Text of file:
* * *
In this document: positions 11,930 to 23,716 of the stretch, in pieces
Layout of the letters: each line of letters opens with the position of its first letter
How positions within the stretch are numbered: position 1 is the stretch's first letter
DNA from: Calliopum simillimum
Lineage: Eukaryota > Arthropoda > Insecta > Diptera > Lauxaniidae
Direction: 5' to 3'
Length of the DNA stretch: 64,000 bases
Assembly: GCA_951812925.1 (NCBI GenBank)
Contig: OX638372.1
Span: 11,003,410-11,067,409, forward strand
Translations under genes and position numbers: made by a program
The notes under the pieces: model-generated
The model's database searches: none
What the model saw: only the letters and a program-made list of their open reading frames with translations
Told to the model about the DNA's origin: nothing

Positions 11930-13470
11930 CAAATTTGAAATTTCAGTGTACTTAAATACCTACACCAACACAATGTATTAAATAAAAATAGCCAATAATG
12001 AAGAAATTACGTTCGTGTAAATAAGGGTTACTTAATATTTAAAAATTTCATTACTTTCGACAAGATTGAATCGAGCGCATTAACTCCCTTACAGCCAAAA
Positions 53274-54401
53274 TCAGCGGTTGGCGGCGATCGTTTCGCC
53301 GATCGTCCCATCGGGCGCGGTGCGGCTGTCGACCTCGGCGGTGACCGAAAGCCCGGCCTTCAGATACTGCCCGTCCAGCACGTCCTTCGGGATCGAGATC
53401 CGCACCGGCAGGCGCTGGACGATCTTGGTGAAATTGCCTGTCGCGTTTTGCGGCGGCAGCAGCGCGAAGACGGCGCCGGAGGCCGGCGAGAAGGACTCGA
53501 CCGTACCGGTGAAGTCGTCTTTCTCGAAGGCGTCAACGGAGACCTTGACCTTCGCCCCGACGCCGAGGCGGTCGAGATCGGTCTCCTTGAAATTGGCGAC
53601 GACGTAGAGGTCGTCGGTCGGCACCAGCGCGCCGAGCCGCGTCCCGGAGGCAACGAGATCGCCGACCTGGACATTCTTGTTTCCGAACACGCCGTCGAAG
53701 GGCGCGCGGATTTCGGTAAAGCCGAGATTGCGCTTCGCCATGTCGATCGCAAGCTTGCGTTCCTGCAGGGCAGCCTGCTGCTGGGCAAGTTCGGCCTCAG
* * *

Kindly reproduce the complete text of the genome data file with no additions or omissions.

In this document: positions 11,930 to 23,716 of the stretch, in pieces
Layout of the letters: each line of letters opens with the position of its first letter
How positions within the stretch are numbered: position 1 is the stretch's first letter
DNA from: Calliopum simillimum
Lineage: Eukaryota > Arthropoda > Insecta > Diptera > Lauxaniidae
Direction: 5' to 3'
Length of the DNA stretch: 64,000 bases
Assembly: GCA_951812925.1 (NCBI GenBank)
Contig: OX638372.1
Span: 11,003,410-11,067,409, forward strand
Translations under genes and position numbers: made by a program
The notes under the pieces: model-generated
The model's database searches: none
What the model saw: only the letters and a program-made list of their open reading frames with translations
Told to the model about the DNA's origin: nothing

Positions 11930-13470
11930 CAAATTTGAAATTTCAGTGTACTTAAATACCTACACCAACACAATGTATTAAATAAAAATAGCCAATAATG
12001 AAGAAATTACGTTCGTGTAAATAAGGGTTACTTAATATTTAAAAATTTCATTACTTTCGACAAGATTGAATCGAGCGCATTAACTCCCTTACAGCCAAAA
Positions 53274-54401
53274 TCAGCGGTTGGCGGCGATCGTTTCGCC
53301 GATCGTCCCATCGGGCGCGGTGCGGCTGTCGACCTCGGCGGTGACCGAAAGCCCGGCCTTCAGATACTGCCCGTCCAGCACGTCCTTCGGGATCGAGATC
53401 CGCACCGGCAGGCGCTGGACGATCTTGGTGAAATTGCCTGTCGCGTTTTGCGGCGGCAGCAGCGCGAAGACGGCGCCGGAGGCCGGCGAGAAGGACTCGA
53501 CCGTACCGGTGAAGTCGTCTTTCTCGAAGGCGTCAACGGAGACCTTGACCTTCGCCCCGACGCCGAGGCGGTCGAGATCGGTCTCCTTGAAATTGGCGAC
53601 GACGTAGAGGTCGTCGGTCGGCACCAGCGCGCCGAGCCGCGTCCCGGAGGCAACGAGATCGCCGACCTGGACATTCTTGTTTCCGAACACGCCGTCGAAG
53701 GGCGCGCGGATTTCGGTAAAGCCGAGATTGCGCTTCGCCATGTCGATCGCAAGCTTGCGTTCCTGCAGGGCAGCCTGCTGCTGGGCAAGTTCGGCCTCAG